* Congress has less than 2 weeks to approve the Department of Homeland Security's $ 40-billion budget or risk a potential partial shutdown of the agency that secures US borders and provides counterterrorism services. House Republicans have passed a measure, but Senate Democrats are blocking it because it includes a provision to overturn President Obama's executive action on immigration. Manu Raju of Politico explains what's at stake.
* Plus, John Harwood of CNBC and The New York Times takes a closer look at which presidential hopefuls are benefiting most from the stumbles and missteps of their potential 2016 rivals.
- KQED World: Mon, Feb 16, 2015 -- 10:00 AM
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KQED 9: Fri, Feb 6, 2015 -- 7:30 PM
* For months Islamic State (ISIS) fighters have seized headlines with the release of shocking videos showing vicious beheadings and the brutal torture and execution of hostages. The savagery reached a new level this week with the news that a Jordanian pilot, captured last year by ISIS militants, was burned alive. King Abdullah of Jordan has vowed to the step up the fight against ISIS as part of the US-led coalition to destroy the jihadist militants. Doyle McManus of the Los Angeles Times has analysis of the rapid rise of ISIS that has seized large parts of Syria and Iraq and the response by the world community. * The US is considering sending weapons to Ukraine to help the government fight pro-Russian rebels. During a joint news conference in Kiev with the president of Ukraine, Secretary of State John Kerry said it is clear that the biggest threat to the country continues to be Russian troop aggression. Michael Crowley of Politico has the latest on international efforts to stop Russian forces from taking control of eastern Ukraine.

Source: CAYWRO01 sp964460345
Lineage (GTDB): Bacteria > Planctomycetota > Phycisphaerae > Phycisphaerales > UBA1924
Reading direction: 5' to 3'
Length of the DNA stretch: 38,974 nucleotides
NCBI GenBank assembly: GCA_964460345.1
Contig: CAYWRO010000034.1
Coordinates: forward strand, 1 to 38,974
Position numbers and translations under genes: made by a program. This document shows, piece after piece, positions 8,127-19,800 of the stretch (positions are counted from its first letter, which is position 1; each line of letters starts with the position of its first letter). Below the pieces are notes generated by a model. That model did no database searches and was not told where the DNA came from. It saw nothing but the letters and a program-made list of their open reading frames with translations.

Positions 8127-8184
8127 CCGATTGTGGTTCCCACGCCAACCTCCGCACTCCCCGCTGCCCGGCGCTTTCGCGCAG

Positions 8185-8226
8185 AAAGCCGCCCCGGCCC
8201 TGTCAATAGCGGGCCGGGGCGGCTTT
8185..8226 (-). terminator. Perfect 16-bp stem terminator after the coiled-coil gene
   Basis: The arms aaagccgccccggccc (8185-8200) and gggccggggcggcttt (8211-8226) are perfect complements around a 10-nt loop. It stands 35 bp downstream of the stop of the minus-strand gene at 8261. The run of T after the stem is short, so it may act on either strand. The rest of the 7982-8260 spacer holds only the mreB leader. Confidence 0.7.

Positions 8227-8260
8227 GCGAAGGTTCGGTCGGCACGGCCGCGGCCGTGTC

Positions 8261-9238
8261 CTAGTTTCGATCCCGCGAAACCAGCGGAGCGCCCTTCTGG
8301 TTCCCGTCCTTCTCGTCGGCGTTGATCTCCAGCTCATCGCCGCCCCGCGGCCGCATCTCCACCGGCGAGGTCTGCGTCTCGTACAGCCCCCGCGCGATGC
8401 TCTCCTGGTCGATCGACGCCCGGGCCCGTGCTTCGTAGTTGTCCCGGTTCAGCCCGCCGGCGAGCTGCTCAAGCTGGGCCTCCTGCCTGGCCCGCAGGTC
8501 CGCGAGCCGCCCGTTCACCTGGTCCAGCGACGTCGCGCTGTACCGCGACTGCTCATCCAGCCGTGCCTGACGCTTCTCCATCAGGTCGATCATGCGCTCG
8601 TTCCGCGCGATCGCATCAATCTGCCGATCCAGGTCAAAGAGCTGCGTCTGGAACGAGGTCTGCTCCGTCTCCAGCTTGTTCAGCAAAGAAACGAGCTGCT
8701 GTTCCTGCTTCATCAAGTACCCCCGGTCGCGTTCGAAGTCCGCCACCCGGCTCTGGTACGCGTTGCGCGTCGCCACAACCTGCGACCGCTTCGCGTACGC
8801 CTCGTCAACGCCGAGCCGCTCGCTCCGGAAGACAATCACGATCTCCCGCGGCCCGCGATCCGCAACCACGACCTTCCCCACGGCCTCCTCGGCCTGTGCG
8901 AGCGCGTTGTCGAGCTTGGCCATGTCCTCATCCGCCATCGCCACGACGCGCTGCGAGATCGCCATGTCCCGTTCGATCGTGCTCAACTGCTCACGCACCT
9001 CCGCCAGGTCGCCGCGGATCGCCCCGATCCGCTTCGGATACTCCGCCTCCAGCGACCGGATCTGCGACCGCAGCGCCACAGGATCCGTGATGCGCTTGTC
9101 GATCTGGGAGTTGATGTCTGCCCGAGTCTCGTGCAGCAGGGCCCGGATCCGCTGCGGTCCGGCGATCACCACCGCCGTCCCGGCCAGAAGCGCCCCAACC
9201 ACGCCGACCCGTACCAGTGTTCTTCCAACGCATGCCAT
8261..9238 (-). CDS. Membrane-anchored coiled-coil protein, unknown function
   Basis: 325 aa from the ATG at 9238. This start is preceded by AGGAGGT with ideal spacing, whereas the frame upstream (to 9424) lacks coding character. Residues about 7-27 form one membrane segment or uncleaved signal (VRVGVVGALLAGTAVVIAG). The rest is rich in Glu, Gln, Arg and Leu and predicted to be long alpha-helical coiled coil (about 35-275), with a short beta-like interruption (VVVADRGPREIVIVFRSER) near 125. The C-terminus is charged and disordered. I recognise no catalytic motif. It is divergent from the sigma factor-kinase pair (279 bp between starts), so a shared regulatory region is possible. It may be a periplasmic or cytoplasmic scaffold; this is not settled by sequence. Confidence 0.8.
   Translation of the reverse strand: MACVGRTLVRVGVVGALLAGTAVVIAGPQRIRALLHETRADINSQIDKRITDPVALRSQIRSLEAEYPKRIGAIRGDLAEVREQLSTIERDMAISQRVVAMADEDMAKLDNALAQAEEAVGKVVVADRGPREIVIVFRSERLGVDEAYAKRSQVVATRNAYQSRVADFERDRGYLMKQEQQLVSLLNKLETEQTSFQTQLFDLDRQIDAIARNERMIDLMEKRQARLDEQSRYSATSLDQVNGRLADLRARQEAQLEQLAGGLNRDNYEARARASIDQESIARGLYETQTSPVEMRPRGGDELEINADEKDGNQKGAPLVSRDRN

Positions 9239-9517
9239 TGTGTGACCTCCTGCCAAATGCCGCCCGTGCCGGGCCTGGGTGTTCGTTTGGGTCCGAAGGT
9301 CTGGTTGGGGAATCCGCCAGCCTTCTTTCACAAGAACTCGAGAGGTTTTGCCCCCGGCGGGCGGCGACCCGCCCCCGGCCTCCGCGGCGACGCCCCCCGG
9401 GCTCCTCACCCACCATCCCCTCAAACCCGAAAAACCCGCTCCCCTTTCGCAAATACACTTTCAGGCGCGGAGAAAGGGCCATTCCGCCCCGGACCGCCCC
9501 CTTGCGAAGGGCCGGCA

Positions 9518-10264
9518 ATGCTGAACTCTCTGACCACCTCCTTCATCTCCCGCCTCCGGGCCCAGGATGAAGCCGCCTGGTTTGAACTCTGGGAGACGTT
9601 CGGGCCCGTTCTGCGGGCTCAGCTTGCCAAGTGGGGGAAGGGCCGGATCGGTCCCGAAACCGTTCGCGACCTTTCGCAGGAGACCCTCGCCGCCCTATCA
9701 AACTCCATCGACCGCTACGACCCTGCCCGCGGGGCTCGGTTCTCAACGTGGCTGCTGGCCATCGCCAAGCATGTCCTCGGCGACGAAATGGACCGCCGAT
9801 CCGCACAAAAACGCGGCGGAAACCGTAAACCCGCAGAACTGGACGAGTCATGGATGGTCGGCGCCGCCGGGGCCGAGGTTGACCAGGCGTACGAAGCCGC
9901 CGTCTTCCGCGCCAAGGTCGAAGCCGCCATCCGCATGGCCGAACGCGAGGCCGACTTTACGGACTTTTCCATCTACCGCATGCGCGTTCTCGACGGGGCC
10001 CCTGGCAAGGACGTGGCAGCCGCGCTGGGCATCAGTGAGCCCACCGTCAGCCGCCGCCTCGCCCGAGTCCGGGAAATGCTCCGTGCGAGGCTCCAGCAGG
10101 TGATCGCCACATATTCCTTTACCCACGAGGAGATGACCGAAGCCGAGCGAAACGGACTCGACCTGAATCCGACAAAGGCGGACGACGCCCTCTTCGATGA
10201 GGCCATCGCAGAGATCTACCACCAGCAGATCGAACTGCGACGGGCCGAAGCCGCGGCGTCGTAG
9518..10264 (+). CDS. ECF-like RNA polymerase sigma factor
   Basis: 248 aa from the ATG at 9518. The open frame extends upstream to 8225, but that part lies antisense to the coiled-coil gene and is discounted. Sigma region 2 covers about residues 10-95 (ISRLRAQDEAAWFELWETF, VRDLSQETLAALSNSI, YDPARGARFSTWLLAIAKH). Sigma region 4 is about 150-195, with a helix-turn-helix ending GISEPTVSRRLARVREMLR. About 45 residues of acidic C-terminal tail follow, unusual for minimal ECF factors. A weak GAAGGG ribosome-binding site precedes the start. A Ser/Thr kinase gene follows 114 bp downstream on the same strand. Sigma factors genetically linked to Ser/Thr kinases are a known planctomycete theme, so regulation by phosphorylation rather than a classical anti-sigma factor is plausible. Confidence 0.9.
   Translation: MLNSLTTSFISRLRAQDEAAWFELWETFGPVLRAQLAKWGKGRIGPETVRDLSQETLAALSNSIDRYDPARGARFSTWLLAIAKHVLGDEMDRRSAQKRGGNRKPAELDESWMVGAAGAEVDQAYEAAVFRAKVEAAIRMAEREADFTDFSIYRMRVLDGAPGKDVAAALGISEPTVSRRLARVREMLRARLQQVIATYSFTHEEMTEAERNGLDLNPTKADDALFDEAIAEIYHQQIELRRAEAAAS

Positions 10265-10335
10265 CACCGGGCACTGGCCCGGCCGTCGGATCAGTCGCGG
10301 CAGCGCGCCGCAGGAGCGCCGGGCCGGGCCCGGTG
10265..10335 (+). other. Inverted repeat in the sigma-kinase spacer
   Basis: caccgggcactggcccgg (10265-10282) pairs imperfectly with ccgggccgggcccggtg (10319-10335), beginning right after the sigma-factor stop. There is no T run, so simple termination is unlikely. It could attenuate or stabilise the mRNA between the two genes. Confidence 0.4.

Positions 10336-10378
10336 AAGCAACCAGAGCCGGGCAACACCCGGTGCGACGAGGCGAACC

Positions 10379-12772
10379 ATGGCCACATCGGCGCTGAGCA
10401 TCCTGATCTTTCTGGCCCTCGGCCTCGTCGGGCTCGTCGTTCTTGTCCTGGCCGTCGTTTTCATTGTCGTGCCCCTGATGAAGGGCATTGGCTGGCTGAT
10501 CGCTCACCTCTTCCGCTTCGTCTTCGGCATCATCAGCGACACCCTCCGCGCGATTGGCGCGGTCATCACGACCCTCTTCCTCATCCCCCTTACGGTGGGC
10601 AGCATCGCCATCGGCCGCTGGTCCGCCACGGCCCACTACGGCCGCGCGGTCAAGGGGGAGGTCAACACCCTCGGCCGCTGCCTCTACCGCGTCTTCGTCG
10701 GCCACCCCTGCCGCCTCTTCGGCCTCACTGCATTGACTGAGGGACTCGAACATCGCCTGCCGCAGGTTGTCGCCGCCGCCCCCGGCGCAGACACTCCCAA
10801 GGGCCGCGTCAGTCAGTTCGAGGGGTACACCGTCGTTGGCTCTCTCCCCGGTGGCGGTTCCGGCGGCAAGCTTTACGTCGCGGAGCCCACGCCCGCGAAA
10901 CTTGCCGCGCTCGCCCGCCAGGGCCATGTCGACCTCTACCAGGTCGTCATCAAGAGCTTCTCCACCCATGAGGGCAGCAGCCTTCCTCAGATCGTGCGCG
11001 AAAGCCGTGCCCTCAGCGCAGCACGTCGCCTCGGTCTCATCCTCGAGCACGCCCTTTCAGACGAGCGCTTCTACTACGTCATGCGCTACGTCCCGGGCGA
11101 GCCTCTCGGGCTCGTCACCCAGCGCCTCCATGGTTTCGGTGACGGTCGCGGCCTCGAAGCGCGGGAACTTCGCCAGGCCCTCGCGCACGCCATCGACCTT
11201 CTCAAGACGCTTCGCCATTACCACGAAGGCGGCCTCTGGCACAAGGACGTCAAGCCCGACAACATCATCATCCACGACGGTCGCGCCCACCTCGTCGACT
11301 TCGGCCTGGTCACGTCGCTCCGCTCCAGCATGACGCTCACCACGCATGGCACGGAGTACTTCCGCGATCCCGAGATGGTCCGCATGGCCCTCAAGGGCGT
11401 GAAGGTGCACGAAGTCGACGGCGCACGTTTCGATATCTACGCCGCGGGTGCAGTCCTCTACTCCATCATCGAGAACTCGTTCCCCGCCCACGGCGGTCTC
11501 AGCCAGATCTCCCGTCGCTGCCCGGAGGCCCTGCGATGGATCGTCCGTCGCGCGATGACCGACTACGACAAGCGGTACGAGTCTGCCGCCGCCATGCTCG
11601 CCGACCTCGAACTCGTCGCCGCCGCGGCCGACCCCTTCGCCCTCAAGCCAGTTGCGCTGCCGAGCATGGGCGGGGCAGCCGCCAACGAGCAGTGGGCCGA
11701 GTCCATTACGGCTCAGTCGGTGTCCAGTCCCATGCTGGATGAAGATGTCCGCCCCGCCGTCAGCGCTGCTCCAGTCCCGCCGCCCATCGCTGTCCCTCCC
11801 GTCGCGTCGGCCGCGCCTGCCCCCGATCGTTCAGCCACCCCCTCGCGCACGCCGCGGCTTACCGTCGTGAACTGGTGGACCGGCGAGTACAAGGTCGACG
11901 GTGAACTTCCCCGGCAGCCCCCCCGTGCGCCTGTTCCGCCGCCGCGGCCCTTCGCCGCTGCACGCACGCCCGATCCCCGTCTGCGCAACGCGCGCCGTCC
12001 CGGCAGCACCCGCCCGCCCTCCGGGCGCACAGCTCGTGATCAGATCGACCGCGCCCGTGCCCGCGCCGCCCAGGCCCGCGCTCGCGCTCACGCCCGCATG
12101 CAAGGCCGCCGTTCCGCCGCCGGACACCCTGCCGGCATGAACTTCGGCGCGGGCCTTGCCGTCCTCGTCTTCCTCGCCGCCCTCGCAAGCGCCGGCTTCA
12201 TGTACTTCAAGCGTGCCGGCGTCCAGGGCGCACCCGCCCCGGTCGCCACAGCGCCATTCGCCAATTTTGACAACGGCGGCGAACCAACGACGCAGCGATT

* Plus, Karen Tumulty of The Washington Post and Gloria Borger of CNN explain how the issues of vaccines, public health and poverty are playing into the early, "unofficial" 2016 presidential campaign.
- KQED World: Mon, Feb 9, 2015 -- 10:00 AM
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KQED World: Sun, Feb 1, 2015 -- 4:00 AM
* Talk of a prisoner swap involving Islamic State militants, Jordan and Japan has sparked an international controversy. ISIS is demanding Jordan release a female, would-be suicide bomber who was involved in a deadly 2005 attack in Amman in exchange for a Jordanian Air Force pilot and Japanese journalist who are being held hostage by the jihadists. The lingering question: should Jordan or any nation negotiate with terrorists? We get analysis from Nancy Youssef of The Daily Beast.
* President Obama cut short a state visit to India this week to travel with a bipartisan delegation to Saudi Arabia to pay his respects to the new king following the death of King Abdullah. Peter Baker of The New York Times traveled with the president and returns to report on Mr. Obama's mission to cement ties with both India and Saudi Arabia and bolster the United States' strategic relationships with these key allies.
* On Capitol Hill, attorney general nominee Loretta Lynch was grilled by the Republican-led Senate Judiciary committee about immigration policy, healthcare and her predecessor Eric Holder during her confirmation hearings this week. Jeff Zeleny of ABC News takes us inside the hearings where senators not only wanted to evaluate the New York federal prosecutor's qualifications, but also drill her on her independence from the Obama administration.
* Plus, Dan Balz of The Washington Post examines how Hillary Clinton's potential run for the White House may be shaping the 2016 presidential race for Democrats and Republicans.
- KQED World: Mon, Feb 2, 2015 -- 10:00 AM